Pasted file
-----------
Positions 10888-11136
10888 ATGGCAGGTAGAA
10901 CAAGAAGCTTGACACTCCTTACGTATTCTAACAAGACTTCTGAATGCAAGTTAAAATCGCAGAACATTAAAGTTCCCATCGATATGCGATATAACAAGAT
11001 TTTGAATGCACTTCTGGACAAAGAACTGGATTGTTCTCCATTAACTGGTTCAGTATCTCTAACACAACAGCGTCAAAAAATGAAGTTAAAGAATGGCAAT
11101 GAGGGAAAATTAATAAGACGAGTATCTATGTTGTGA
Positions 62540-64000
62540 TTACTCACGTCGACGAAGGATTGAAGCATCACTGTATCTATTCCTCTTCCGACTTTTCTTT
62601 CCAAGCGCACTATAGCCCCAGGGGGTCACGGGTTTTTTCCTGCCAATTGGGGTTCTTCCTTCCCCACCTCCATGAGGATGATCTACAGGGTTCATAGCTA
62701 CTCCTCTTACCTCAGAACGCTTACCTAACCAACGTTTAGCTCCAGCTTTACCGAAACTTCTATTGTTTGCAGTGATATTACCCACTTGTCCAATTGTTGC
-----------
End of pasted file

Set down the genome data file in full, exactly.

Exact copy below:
Positions 10888-11136
10888 ATGGCAGGTAGAA
10901 CAAGAAGCTTGACACTCCTTACGTATTCTAACAAGACTTCTGAATGCAAGTTAAAATCGCAGAACATTAAAGTTCCCATCGATATGCGATATAACAAGAT
11001 TTTGAATGCACTTCTGGACAAAGAACTGGATTGTTCTCCATTAACTGGTTCAGTATCTCTAACACAACAGCGTCAAAAAATGAAGTTAAAGAATGGCAAT
11101 GAGGGAAAATTAATAAGACGAGTATCTATGTTGTGA
Positions 62540-64000
62540 TTACTCACGTCGACGAAGGATTGAAGCATCACTGTATCTATTCCTCTTCCGACTTTTCTTT
62601 CCAAGCGCACTATAGCCCCAGGGGGTCACGGGTTTTTTCCTGCCAATTGGGGTTCTTCCTTCCCCACCTCCATGAGGATGATCTACAGGGTTCATAGCTA
62701 CTCCTCTTACCTCAGAACGCTTACCTAACCAACGTTTAGCTCCAGCTTTACCGAAACTTCTATTGTTTGCAGTGATATTACCCACTTGTCCAATTGTTGC